He gained worldwide notoriety in the mid-1990s when Sentman was part of a
Geophysical Institute team that captured sprites in all their fiery glory on
video from two NASA aircraft circling thunderstorms over the Midwest. Other
researchers had documented the flashes that fire upward from thunderclouds
before, but the UAF team captured them in exquisite detail, sparking
interest from researchers and non-scientists. After a dinner with his friend
Kathy Berry Bertram in which they pored through books, Sentman named the
flashes "sprites." He thought the definition of a woodland nymph that can be
seen only from the corner of one¹s eye was apt. He was careful not to assign
a scientific name because sprites were at the time so mysterious (He later
pointed out that sprites occur about once every minute above thunderstorms
somewhere on Earth). He and his colleagues also developed initial theories
and models for the mechanisms that generate sprites, blue jets and similar
spectacular but short-lived phenomena.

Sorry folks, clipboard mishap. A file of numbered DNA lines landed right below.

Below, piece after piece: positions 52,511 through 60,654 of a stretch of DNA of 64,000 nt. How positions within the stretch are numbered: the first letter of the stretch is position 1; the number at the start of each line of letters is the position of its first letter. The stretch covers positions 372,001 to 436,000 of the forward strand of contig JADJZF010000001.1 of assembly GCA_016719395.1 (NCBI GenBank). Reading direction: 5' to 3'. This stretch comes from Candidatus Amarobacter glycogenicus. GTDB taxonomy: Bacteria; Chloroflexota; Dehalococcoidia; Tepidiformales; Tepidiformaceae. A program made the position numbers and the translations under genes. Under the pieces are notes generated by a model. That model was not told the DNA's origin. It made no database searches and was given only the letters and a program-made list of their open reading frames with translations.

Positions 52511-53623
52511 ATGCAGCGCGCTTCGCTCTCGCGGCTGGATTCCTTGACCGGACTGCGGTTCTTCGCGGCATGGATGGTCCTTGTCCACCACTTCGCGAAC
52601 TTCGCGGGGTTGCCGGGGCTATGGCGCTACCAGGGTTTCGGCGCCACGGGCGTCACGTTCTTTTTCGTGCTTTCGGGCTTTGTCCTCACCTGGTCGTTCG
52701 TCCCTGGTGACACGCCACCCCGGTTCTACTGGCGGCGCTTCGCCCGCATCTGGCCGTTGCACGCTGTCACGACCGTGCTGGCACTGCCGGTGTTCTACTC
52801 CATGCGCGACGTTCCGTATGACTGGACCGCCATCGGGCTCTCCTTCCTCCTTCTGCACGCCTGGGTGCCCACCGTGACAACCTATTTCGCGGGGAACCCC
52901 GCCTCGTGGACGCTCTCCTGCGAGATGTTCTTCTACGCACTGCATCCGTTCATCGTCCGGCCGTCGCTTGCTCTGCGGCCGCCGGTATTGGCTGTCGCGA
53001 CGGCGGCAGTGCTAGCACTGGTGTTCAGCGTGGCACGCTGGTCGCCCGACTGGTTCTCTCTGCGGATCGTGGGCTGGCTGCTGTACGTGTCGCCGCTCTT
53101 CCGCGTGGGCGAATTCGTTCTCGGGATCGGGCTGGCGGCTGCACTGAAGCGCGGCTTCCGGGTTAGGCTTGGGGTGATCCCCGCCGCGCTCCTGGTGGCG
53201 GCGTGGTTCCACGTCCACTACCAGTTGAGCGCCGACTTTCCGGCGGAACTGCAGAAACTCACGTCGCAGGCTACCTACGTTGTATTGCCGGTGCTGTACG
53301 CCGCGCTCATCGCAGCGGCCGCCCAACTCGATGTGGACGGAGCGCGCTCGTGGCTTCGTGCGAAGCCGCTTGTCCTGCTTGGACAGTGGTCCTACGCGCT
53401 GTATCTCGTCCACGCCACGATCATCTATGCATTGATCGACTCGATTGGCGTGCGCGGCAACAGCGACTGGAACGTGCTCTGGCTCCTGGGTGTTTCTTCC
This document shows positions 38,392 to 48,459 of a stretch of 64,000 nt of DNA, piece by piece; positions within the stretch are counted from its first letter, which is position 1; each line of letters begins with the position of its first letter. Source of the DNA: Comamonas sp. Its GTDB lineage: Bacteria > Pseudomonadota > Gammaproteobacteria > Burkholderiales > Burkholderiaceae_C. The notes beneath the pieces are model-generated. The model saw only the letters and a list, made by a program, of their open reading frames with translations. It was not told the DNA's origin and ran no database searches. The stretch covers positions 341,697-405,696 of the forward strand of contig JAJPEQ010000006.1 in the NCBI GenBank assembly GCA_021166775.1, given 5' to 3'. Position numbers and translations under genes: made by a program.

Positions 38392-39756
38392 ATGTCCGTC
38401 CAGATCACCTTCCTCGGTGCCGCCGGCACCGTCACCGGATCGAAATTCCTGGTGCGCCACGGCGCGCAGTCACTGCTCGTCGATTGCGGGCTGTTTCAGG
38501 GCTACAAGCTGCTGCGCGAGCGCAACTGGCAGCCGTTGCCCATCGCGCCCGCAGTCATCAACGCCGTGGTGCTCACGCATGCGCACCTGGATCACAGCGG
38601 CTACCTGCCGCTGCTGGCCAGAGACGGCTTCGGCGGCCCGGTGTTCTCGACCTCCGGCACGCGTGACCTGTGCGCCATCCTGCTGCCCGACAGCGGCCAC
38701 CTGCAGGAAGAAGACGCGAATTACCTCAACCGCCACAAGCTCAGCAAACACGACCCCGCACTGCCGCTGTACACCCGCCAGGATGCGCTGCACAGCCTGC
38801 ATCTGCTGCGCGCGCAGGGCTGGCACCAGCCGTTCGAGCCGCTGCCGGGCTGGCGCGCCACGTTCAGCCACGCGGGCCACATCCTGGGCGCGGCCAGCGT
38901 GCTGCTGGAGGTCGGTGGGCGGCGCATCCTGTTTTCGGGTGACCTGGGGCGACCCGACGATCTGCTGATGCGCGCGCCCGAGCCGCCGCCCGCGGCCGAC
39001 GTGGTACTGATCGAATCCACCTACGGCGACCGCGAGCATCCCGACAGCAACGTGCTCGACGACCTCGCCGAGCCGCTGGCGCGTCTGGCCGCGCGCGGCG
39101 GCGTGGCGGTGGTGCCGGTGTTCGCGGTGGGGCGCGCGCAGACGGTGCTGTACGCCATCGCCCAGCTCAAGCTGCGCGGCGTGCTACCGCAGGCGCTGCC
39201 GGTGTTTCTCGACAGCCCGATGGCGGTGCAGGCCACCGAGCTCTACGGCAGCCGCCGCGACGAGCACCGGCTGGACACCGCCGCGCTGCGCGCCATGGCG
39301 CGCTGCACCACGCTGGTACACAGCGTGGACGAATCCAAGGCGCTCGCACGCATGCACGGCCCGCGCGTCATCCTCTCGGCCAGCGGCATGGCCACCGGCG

At the largest gathering of Earth scientists in the world, the American
Geophysical Union¹s annual fall meeting in San Francisco, Sentman often
convened sessions on atmospheric electricity. In 2010, AGU officials chose
him to give the prestigious hour-long Franklin Lecture named after Ben
Franklin. For his unique and lasting contributions to the field of
atmospheric electricity, members of the AGU Council in 2011 elected Sentman
as an AGU Fellow, an honor bestowed each year on less than 0.1 percent of
the members of the organization. His colleagues nominated Sentman for the
award before his sudden death.

Dave Sentman (Photo courtesy of Tom Sentman)

Following are comments from some of Dave Sentman's coworkers, students and

Daisy Huang, a UAF graduate student in one of Sentman's physics classes: